Alzheimer's Disease - Symptoms

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What are the symptoms of Alzheimer's disease?

The onset of Alzheimer's disease is usually gradual, and it is slowly progressive. Memory problems that family members initially dismiss as "a normal part of aging" are in retrospect noted by the family to be the first stages of Alzheimer's disease. When memory and other problems with thinking start to consistently affect the usual level of functioning; families begin to suspect that something more than "normal aging" is going on.

Problems of memory, particularly for recent events (short-term memory) are common early in the course of Alzheimer's disease. For example, the individual may, on repeated occasions, forget to turn off an iron or fail to recall which of the morning's medicines were taken. Mild personality changes, such as less spontaneity, apathy, and a tendency to withdraw from social interactions, may occur early in the illness.

As the disease progresses, problems in abstract thinking and in other intellectual functions develop. The person may begin to have trouble with figures when working on bills, with understanding what is being read, or with organizing the day's work. Further disturbances in behavior and appearance may also be seen at this point, such as agitation, irritability, quarrelsomeness, and a diminishing ability to dress appropriately.

Later in the course of the disorder, affected individuals may become confused or disoriented about what month or year it is, be unable to describe accurately where they live, or be unable to name a place being visited. Eventually, patients may wander, be unable to engage in conversation, erratic in mood, uncooperative, and lose bladder and bowel control. In late stages of the disease, persons may become totally incapable of caring for themselves. Death can then follow, perhaps from pneumonia or some other problem that occurs in severely deteriorated states of health. Those who develop the disorder later in life more often die from other illnesses (such as heart disease) rather than as a consequence of Alzheimer's disease.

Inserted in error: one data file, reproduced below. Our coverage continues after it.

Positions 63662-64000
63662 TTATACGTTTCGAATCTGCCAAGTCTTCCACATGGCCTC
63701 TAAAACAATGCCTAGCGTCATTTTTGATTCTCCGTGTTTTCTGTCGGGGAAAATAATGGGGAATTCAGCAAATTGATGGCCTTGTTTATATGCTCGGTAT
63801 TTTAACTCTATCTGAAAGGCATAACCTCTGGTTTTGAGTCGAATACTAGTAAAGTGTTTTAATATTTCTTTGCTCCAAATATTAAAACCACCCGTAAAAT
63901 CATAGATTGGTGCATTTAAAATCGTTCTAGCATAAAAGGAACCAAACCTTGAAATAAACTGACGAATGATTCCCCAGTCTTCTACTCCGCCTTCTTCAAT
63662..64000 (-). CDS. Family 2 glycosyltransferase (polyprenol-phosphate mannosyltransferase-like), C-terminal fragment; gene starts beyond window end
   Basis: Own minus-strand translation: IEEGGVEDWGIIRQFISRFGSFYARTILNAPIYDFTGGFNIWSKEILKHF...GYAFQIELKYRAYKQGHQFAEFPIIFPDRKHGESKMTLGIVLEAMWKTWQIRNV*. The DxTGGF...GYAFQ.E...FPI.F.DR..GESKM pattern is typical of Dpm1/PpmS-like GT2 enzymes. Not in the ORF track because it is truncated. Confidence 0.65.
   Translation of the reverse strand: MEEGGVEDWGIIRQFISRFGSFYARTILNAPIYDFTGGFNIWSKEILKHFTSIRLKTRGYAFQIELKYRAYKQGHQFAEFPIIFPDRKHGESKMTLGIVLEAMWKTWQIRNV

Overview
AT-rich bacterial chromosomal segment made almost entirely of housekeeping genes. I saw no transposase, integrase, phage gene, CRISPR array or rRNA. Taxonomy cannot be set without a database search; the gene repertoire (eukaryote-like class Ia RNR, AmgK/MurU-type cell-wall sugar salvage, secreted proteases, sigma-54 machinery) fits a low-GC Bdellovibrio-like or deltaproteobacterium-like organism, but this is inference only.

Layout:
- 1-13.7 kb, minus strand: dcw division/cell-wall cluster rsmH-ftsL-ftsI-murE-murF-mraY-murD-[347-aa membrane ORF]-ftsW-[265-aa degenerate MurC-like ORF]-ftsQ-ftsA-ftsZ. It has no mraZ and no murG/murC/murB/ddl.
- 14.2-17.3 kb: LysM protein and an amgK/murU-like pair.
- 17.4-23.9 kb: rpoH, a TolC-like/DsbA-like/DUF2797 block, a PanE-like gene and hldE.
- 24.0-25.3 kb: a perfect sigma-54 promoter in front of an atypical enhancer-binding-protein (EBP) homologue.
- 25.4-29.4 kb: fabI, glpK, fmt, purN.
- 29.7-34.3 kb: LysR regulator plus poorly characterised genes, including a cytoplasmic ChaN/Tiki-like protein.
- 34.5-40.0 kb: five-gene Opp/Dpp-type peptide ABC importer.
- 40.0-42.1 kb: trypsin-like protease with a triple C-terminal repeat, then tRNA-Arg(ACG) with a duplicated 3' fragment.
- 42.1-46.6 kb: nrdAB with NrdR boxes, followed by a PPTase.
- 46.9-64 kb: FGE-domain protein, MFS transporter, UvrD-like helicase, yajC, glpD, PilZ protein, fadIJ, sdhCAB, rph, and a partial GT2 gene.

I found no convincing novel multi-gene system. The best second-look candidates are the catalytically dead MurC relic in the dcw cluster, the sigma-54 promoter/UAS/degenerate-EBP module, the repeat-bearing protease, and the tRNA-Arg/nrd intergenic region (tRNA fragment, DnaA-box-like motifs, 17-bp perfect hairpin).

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See what others are saying

Comment from: concerned, 45-54 Female (Caregiver) Published: May 07

My father used to be a very talkative man. He is now 87 years old, and he forgets many things. He repeatedly asks to go home. He wants to plant his garden. My mother was taking care of him until recently when she was trying to get in the car and the door was stuck in the snow bank, and she told him to wait while she shut the door. He didn't wait and knocked her over, breaking her hip. He got out of the car and asked what she was doing on the ground. She told him she had asked him to wait until she shut the door; he yelled at her and said she was lying. He was taking junk mail to his banker thinking it was important papers, and meanwhile, he was throwing the important papers away. He was sending money to everybody that he got junk mail from. Most of the family is quite a distance from my dad and caring for him at home has become impossible for my mother. He doesn't remember from day to day what is going on, doesn't remember to eat, doesn't remember to do his personal cares. Tells everyone that he should still be able to drive but doesn't remember where he lived for 42 years. This is the most awful disease I have had to deal with. How frustrating for him it must be that you know you know something but can't remember it. He has now started to wander away from the assisted-living facility and is angry at everyone. He said his family is out to get him. I only hope the good Lord gives us all the strength to deal with this -- especially my father.

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Comment from: julie, 75 or over Female (Caregiver) Published: January 14

My mother is 80 and she has Alzheimer's. In the last 3 years she has on occasion (4-5 times) just fallen unconscious. She stays that way for around 12 hours then wakes up as normal as she was before. Her doctor says this is not a stroke, she has no lasting damage and she has had x-rays to check for blockages, all in all nothing was found.

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